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Many berries show cancer promise
By Nathan Seppa
Garden-variety berries provide about
the same cancer-fighting punch as more
exotic ones, a study of rats with esophageal cancer shows. A separate study finds
possible protection against breast cancer.
Cancer biologist Gary Stoner of Ohio
State University in Columbus and colleagues tested seven berry types against
cancer of the esophagus in rats — black
raspberries, red raspberries, blueberries,
strawberries, noni berries, açai berries
and wolfberries (also called goji berries).
The scientists injected rats with a carcinogenic chemical. Some then got normal food, while others ate a similar chow
Familiar berries fight cancer as effectively
as exotic types, research suggests.
of which 5 percent was one of the types
of berry in dehydrated form. Nearly all of
the rats fed just normal chow developed
tumors, but only 60 to 75 percent of the
berry-supplemented rats did. The berry-
eating rats had about half as many tumors
overall, the team reports in the June
Practice can be
less than perfect
Working memory may limit
musicians’ sight-reading skill
By Bruce Bower
Here’s a harsh piano lesson: Years of tickling the ivories go only so far for those who
want to sight-read sheet music fluently,
a new study suggests. Aside from those
painstaking hours of practice, a memory
skill that pianists have little control over
may help orchestrate their performance.
Sight-reading is the act of playing
sheet music on an instrument with little or no preparation. Any person who
practices sight-reading for thousands of
hours will get pretty good at it, say study
coauthors Elizabeth Meinz of Southern
Illinois University Edwardsville and
David Hambrick of Michigan State University in East Lansing. But a strong ability to keep different pieces of relevant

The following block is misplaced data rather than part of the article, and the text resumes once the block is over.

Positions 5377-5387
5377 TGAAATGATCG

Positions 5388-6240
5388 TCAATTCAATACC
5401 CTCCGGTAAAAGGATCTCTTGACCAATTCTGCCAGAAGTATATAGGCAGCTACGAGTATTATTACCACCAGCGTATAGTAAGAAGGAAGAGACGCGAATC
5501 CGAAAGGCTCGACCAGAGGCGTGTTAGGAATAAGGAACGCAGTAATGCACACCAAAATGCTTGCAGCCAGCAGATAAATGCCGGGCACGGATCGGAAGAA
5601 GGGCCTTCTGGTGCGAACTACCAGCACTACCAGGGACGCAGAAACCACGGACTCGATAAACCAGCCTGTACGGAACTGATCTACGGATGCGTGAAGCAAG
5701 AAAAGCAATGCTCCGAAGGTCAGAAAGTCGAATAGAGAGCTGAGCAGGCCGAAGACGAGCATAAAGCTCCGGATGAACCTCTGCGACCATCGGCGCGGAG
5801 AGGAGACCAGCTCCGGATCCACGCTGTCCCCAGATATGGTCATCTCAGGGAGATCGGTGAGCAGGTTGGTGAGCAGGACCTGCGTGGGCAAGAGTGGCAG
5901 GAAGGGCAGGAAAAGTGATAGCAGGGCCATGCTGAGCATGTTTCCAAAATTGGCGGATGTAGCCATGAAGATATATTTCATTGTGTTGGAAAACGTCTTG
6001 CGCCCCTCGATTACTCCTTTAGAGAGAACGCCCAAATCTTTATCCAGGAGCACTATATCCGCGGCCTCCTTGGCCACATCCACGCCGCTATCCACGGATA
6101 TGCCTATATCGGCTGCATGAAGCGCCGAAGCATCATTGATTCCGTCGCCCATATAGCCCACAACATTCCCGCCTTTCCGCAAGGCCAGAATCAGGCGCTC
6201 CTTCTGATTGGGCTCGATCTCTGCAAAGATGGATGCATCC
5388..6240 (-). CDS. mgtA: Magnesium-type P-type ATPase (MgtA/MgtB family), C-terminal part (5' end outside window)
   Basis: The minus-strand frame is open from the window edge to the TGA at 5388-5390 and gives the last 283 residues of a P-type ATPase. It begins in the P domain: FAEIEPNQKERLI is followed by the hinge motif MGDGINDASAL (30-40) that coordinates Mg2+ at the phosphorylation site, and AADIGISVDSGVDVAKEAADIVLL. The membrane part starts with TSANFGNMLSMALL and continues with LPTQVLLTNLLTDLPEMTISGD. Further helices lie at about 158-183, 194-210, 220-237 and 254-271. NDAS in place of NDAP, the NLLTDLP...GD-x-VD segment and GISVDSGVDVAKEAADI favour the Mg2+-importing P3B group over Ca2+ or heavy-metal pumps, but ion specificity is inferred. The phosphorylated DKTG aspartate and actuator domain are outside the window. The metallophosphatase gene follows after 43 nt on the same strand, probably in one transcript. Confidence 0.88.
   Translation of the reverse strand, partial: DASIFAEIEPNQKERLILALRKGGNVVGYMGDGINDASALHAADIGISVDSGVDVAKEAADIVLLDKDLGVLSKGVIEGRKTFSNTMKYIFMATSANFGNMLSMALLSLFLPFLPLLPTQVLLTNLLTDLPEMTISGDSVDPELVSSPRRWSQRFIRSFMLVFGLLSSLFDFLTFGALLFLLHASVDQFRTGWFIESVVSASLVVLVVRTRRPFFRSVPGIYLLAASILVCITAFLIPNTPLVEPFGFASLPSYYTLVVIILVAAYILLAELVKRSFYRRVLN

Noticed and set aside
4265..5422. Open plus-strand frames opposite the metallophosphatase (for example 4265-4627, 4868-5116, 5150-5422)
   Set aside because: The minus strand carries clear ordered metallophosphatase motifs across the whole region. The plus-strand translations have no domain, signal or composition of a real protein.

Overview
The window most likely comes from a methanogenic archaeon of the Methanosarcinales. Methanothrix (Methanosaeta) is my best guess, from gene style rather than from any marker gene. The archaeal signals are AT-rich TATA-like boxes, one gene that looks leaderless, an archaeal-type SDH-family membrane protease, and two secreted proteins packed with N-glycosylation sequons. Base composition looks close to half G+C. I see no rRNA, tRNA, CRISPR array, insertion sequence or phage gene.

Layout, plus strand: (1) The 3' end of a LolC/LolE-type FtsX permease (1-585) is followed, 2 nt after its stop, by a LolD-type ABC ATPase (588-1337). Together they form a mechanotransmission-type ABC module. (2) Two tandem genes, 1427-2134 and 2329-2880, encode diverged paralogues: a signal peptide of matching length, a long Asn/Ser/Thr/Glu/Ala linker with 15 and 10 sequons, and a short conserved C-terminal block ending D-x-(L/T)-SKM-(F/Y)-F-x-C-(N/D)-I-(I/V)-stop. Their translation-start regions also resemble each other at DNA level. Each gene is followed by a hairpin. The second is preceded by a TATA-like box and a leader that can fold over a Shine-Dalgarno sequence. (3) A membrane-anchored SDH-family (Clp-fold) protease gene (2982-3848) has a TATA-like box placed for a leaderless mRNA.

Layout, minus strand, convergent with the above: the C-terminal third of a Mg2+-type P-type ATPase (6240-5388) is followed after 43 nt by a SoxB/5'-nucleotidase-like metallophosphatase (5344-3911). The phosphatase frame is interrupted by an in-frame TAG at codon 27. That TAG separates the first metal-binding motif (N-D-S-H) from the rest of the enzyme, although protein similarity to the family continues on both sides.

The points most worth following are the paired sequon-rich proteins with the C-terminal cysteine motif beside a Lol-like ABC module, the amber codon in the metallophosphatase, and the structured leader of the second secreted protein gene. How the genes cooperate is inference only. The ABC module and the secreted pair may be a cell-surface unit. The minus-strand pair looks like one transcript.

information in mind while performing a
task — known as working memory capac-
ity — aids sight-reading regardless of practice, the psychologists report in a paper
published online June 9 in Psychological
Science. The best sight readers combined
strong working memories with decades
of piano practice, the researchers found.
Working memory appears to gel early
in life and can’t be improved much by
learning, the study suggests. High scores
on working memory tests did not cluster among volunteers who had practiced
piano playing and sight-reading the most.
Previous research indicates that working memory capacity varies from one person to another and changes little from
childhood to adulthood, the scientists say.
“Practice ... will not always be sufficient
to overcome limitations due to a person’s
basic cognitive abilities,” Meinz says.
IQ scores probably relate to sight-reading proficiency as well, because IQ
tests tap into working memory capacity,
says psychologist Glenn Schellenberg of
the University of Toronto Mississauga .
He sees the new findings as a challenge
to the influential view, championed
by psychologist K. Anders Ericsson of
Florida State University in Tallahassee,
that expertise in sight-reading or anything
else depends on skills acquired through
extensive practice. Novices at a particu-
lar activity rely on general mental facul-
ties such as working memory, Ericsson
argues. But after roughly 10 years of
practice at a task such as sight-reading,
he suggests, specific mental mechanisms
for getting the job done emerge and gen-
eral-purpose faculties are jettisoned.